Susan Brooks Thistlethwaite writing in the Washington Post looks at an underlying issue fueling the proliferation of guns and gun violence in the USA:
We are not going to be able to address a gun culture that makes the United States the most heavily armed nation in the world, unless we also counter a fear culture that is deeply emotionally rooted in our society.
What is powerful enough to counter fear? Biblically speaking, it is love that casts out fear. “There is no fear in love. But perfect love drives out fear, because fear has to do with punishment. The one who fears is not made perfect in love.” (1 John 4:18)
Yet, we need to realize that the love that conquers fear is not a sentimental love ethic that leaves practical issues unaddressed.
Clearly strong legislation is needed now. The key to a “year without fear,” however, is also wrestling with the emotions that make many Americans afraid of other Americans.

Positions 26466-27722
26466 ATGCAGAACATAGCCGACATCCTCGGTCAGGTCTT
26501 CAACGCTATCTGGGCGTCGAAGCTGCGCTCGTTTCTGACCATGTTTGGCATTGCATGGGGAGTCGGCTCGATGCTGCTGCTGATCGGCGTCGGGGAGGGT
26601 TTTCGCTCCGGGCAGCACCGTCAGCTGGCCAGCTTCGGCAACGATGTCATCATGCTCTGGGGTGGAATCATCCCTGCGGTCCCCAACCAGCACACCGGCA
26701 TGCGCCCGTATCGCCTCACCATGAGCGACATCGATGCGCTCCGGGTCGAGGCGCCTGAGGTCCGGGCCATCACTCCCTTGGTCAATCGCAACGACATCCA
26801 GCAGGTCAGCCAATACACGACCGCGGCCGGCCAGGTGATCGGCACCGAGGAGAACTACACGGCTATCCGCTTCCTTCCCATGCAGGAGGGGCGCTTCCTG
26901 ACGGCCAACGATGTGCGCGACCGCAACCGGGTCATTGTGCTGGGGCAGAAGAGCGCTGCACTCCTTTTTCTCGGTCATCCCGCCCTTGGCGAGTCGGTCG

The best way to address a fear culture is not with facts, but with an equally powerful emotion, and, from a biblical perspective, clearly that emotion is love.
Sounds great, except how do we get there? Love in the abstract is not the way. That can easily become feel-good rhetoric that accomplishes nothing.
Just as the fear culture focuses on specifics such as guns to drive away fear, a love culture must be very, very specific. Below [ed. note: see article] are some of our worst fear triggers, and concrete suggestions for the work we need to do to get from fear to love.
How will you work for love not fear? How can the church?